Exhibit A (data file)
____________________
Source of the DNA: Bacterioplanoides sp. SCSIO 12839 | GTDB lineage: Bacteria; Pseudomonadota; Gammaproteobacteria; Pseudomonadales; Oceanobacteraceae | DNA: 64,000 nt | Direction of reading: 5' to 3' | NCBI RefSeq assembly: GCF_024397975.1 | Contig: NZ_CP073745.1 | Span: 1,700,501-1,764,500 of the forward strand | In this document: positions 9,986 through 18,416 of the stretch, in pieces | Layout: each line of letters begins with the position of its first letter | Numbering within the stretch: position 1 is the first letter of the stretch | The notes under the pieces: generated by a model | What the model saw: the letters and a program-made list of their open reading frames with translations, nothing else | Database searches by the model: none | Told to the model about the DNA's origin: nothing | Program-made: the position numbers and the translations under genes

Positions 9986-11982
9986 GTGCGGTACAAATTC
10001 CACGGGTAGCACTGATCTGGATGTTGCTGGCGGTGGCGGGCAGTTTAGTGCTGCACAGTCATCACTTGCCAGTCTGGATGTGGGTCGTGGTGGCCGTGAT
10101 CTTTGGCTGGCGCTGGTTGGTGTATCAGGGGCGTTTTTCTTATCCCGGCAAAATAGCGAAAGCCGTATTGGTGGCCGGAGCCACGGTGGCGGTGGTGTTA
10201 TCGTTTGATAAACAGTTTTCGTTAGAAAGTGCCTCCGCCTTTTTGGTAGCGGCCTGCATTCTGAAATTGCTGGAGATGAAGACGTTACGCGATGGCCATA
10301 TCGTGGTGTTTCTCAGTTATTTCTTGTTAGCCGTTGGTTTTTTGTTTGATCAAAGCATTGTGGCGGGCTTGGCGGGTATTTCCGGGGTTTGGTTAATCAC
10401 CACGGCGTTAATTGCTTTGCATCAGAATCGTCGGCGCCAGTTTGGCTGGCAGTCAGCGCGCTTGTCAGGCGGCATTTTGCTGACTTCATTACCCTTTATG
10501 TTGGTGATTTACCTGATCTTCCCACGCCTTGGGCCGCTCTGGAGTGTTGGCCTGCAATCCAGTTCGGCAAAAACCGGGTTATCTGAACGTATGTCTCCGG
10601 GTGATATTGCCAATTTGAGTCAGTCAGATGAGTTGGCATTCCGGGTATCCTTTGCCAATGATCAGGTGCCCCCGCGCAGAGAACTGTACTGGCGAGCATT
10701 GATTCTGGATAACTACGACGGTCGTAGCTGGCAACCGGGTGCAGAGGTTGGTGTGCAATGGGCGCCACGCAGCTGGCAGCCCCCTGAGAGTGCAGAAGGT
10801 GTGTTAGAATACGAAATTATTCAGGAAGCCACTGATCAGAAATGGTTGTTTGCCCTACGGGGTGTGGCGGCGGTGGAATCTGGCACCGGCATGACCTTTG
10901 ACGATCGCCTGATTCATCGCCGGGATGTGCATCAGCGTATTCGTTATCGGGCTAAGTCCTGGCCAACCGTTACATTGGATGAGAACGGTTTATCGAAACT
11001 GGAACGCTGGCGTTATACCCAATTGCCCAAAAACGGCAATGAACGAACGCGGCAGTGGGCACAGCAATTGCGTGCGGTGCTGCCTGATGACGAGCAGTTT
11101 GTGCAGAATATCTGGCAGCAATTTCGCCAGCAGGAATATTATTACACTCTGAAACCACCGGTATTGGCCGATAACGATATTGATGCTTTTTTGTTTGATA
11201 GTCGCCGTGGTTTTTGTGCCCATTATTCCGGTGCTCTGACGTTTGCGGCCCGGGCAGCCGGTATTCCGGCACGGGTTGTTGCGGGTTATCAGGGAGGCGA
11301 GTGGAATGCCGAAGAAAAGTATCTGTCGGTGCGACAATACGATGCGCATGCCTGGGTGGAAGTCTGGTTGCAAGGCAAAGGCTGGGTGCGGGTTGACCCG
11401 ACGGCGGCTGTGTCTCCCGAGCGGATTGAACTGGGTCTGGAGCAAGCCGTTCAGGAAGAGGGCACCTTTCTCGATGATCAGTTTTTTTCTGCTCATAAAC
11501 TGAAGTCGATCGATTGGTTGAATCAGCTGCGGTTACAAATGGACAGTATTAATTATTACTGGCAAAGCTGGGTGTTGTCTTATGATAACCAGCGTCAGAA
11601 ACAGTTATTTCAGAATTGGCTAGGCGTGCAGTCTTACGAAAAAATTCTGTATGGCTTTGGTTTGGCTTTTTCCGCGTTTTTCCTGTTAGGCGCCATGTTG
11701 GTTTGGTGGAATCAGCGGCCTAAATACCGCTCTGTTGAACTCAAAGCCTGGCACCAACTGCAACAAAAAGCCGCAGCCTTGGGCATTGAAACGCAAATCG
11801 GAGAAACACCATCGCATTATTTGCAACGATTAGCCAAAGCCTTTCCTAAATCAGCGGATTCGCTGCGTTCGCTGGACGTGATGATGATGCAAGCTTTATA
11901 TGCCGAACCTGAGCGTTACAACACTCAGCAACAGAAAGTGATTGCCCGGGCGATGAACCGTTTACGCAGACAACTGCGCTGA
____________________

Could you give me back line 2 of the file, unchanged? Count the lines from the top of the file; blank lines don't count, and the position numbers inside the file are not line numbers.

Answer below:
Positions 9986-11982